In Ohio, the state legislature recently approved a plan to build a Holocaust memorial on the grounds of the statehouse, with public money to be contributed towards the cost of construction. The winning design incorporates two tall structures of stainless steel, engraved with the testimony of an Auschwitz survivor, that are shaped so as to create a prominent negative space in the shape of a Star of David. You can see an image of the design above, to get a sense of it for yourself.
The Freedom from Religion Foundation sent a letter of objection, saying it was improper for a state government, however well-intentioned, to create a memorial that includes the symbol of only one religion. Suffice to say, this move attracted the ire of some atheists. My Patheos collegue Dan Fincke wrote a post calling it “the very worst of the atheist movement” – an absurdly intemperate charge, in my opinion. James Croft wrote a post along similar lines.
Let’s be clear about one thing at the outset: The Nazis murdered millions of Jewish people, but Jews weren’t the only group they targeted. Gay people, Romani, Jehovah’s Witnesses, the disabled, Slavs, Poles, and others who were considered inferior were also rounded up, expelled, interned in concentration camps or exterminated. According to the FFRF’s letter, the non-Jewish victims of the Holocaust account for as many as five million people in total. That’s an enormous toll, and I hope there’s no disagreement that these people, no less than the Jewish dead, deserve to be remembered in any memorial of the Nazi evil. On those grounds alone, I think, a Holocaust memorial that neglects them is aesthetically and historically inappropriate.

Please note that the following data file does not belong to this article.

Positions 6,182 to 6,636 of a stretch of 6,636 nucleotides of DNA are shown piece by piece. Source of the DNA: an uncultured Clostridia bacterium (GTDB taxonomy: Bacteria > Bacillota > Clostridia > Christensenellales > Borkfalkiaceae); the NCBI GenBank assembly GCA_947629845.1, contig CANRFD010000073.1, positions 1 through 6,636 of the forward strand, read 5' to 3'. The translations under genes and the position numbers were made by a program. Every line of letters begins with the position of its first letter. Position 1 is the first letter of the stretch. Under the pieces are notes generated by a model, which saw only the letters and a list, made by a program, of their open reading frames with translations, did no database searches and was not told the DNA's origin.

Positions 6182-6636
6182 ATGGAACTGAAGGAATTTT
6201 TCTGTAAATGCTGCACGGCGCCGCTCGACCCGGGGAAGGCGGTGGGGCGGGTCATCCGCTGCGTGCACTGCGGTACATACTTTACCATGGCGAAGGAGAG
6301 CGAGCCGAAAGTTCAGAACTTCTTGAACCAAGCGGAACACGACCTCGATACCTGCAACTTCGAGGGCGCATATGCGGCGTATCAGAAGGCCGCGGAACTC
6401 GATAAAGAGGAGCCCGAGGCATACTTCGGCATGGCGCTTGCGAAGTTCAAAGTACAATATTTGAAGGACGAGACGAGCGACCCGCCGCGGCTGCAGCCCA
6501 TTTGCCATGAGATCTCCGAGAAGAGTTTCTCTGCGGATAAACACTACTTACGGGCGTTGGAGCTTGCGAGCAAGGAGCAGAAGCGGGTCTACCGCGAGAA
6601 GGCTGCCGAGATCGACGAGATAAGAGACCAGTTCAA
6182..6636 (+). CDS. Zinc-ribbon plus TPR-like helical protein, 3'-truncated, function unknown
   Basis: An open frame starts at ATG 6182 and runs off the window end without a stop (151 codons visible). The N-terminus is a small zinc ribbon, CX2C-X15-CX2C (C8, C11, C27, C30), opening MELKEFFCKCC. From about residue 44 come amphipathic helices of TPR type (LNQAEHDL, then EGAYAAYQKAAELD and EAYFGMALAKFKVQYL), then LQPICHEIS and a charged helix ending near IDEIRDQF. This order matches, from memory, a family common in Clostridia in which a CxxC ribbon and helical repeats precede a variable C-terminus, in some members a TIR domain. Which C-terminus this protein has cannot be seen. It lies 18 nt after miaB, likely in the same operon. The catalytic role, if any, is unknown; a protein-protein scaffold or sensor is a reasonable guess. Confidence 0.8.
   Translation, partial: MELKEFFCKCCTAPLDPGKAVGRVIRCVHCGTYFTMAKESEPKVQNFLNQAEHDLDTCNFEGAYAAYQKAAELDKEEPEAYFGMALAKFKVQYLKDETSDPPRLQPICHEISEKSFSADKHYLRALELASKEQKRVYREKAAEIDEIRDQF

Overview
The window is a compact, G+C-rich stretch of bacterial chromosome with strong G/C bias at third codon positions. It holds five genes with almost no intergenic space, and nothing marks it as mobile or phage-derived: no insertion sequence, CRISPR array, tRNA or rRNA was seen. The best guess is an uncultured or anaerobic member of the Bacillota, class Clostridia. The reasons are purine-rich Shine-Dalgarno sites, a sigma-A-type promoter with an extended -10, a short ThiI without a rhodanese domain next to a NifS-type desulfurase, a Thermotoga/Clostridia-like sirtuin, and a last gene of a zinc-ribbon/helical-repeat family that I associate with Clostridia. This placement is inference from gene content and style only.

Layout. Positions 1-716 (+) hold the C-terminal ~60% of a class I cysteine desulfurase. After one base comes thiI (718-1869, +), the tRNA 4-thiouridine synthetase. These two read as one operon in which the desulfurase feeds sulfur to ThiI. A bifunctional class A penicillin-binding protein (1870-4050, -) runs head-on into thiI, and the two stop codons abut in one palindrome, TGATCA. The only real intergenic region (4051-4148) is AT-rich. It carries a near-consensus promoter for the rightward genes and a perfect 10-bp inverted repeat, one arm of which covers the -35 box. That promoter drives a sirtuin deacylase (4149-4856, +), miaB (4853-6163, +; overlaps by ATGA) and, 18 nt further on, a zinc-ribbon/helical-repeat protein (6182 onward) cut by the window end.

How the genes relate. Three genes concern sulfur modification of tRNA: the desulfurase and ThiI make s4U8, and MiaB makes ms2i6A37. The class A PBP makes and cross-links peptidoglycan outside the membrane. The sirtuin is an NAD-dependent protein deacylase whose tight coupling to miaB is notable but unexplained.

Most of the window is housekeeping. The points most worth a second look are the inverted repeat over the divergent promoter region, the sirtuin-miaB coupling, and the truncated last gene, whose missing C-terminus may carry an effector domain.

But there’s a church-state concern here as well. The Star of David is inarguably a symbol of Jewish people as an ethnic group. But equally inarguably, it’s also a symbol of Judaism as a religion. This dual identity makes the case slightly different than if the government was contemplating a monument that used a purely religious symbol like a cross, but the ethnic connotations of the symbol don’t erase the religious connotations. The legal principle is the same either way: an arm of the government shouldn’t act in a way that appears to give official preference to any religious belief. The current design for the memorial clearly does do that.
It’s important to note – because people will inevitably spread falsehoods on this point – that no atheist group is against the idea of a Holocaust memorial in general, whether publicly or privately funded. Preserving the memory of the Third Reich’s horror, and memorializing its innocent victims, is a legitimate and important governmental purpose. But we question the validity and appropriateness of a memorial on public property that recognizes only one group of victims, and that, moreover, uses an inherently religious symbol to do so. The Star of David or other Jewish iconography would be just fine as part of a Holocaust memorial if it were placed in context with symbolism relevant to other groups targeted by the Nazis. And indeed, as the FFRF’s letter points out, the two other proposed designs did that splendidly. Either of them would have been perfectly fine.
Now, I’ll concede the critics’ objections on one point: personally, I don’t think this case is particularly good PR for the atheist movement. The topic is an inherently sensitive one, and the nature of our objections lends itself to misrepresentation. It’s easy to cast us as the bad guys here; all the patient rebuttals in the world won’t head off the inevitable distortions of “atheists must be Holocaust deniers because they’re against a memorial!”
But being activists means sometimes putting principle above public relations. We should do the right thing even when it’s not the popular thing. As Daniel Dennett has said, many religious groups have succeeded in organizing society so that it’s impossible to criticize them without being thought of as rude. If we let that daunt us, we’ll never be able to accomplish anything of significance. For example, if we back down on this case, I can guarantee there’ll be a rash of right-wing state governments putting up public monuments prominently containing Christian symbols that they’d dedicate as a pretext to some historical massacre or other (the Armenian genocide by the Ottoman empire, say). The church-state barrier has to be defended vigilantly, because any chink in it will soon be pried wide open.
Image via Daniel Libeskind